It happens every year: whether clubs are refurbishing their stadiums (as Liverpool is doing with Anfield) or planning wholesale moves to new ones (like AC Milan, who are preparing to leave San Siro once they've built a new venue), some fans decry the decisions as desecrations of club identity. It's not difficult to see why. Over the years, a stadium truly becomes a part of a football club, just like players, jerseys, and fans do. But why do football stadiums earn this kind of attachment from fans and players alike when they are really just venues or stages for the games and moments that will truly define a club's legacy?

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Why Football Stadiums Matter

The connections that fans have with their favorite team's stadium can also bleed onto the field and affect the players. For soccer teams themselves, the "home" feel of their team's stadium has less to do with the actual venue, and more to do with the supporters. The advantage of playing at home comes from the presence of adoring fans, whose cheers and support can give players extra adrenaline and "will to win" that they might not necessarily find at another club's venue.

For example, when the legendary Steven Gerrard closed out his time at Liverpool this past spring, he was heartbroken to know he wouldn't be playing at Anfield again, and that sadness came from knowing he'd be leaving his fans.

"I've been dreading this moment, I will miss it so much," Gerrard said after his last-ever appearance at Anfield. "I have loved every minute and I am devastated that I will not play in front of these supporters again."

Soccer Stadiums and Club Identity: Teams Defined by Where They Play

Liverpool are just one of the club's whose identity is linked inextricably with their stadium, but they are a good team with which to start the discussion about how stadiums influence club identity. Anfield, first built in 1884, is one of the smaller "legendary stadiums" in Europe, but it makes up for its smaller capacity (currently 45,276) with atmosphere.

When the Reds don the Liverpool home jersey 2015 2016 at Anfield this year, they'll instill fear in the hearts of their opponents, not because they've been a Premier League powerhouse lately, but because there is never any doubt about who has the edge at Anfield. From the fans, who shout choruses of "You'll Never Walk" alone at every game, to the signs (banners proclaiming "THIS IS ANFIELD" hang in the tunnels leading to the pitch), Liverpool's home stadium is the kind of ground that can pulverize visiting teams before the game has even started. Unsurprisingly, when a plan was proposed in 2002 to replace the stadium, it was quickly shot down.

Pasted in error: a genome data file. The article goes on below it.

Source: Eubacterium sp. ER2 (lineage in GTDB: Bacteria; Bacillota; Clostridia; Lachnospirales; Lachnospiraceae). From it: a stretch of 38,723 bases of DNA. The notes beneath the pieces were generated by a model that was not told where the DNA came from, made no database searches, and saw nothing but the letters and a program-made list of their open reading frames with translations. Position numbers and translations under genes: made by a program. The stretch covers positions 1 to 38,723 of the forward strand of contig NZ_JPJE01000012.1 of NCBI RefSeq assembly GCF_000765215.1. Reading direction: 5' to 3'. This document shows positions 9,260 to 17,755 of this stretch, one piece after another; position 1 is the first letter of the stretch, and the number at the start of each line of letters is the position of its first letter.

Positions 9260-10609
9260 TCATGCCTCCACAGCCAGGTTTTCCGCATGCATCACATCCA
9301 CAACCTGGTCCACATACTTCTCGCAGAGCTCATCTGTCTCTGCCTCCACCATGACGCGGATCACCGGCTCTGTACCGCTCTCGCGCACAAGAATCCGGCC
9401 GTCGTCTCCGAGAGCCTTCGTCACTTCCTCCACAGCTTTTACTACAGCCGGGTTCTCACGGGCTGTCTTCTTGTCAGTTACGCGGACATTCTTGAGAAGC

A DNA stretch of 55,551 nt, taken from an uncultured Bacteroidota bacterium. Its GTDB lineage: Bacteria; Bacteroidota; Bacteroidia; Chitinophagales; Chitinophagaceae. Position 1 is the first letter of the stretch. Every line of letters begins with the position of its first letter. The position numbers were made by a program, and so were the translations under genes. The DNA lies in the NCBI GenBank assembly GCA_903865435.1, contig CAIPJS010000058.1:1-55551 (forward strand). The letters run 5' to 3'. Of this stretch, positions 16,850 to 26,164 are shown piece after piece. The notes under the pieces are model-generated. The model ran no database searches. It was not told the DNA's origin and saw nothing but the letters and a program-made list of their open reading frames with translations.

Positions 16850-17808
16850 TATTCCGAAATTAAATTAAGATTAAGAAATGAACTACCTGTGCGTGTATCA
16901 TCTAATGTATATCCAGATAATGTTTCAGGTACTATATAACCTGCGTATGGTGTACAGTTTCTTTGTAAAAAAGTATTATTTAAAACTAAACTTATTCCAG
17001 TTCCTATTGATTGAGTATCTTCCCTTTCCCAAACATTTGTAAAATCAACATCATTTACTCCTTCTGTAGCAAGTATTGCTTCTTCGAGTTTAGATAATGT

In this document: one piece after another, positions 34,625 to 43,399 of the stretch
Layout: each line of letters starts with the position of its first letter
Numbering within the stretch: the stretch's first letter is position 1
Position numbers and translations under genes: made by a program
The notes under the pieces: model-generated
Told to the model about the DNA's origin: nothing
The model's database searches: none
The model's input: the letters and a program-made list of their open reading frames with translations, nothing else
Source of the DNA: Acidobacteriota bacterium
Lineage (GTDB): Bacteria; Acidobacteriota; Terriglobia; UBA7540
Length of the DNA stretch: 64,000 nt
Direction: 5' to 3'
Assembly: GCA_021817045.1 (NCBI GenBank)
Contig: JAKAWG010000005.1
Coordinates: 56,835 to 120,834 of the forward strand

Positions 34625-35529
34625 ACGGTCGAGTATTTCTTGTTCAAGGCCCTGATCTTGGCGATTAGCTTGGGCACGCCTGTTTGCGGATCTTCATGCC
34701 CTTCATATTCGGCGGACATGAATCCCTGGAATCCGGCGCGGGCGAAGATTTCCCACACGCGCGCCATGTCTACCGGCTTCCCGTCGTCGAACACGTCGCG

On the other end of the spectrum in the Premier League is Manchester United's Old Trafford, which, with a 75,000-person capacity, is the biggest club football stadium in England. Where Anfield's atmosphere reflects Liverpool's status as a rough-and-tumble bunch of underdogs, Old Trafford really feels like the home of the biggest and most powerful soccer clubs in the world. Nicknamed the "Theatre of Dreams," Old Trafford is a great place to see a game for any soccer fan, but has a special resonance for Red Devils fans.

The list of stadiums that are a part of their clubs' DNA could go on and on (and on and on). For instance, we would be remiss not to mention Spanish strongholds like Santiago Bernebeu Stadium and Camp Nou-huge venues that provide fitting stages for all-time greats like Cristiano Ronaldo and Lionel Messi. And what about Bayern Munich's color-changing Allianz Arena, or the beautifully designed (and still brand new) Juventus Stadium? Bottom line, a soccer club is only as great as its stadium, and there are a lot of great stadiums out there.

What's your favorite venue to see a football game, either because of the atmosphere, the design, or your own fandom for the club that calls that stadium home? At Soccer Box, we want to hear your picks, so find us on social media to share in the discussion! You can find us on Facebook, Pinterest, and Tumblr.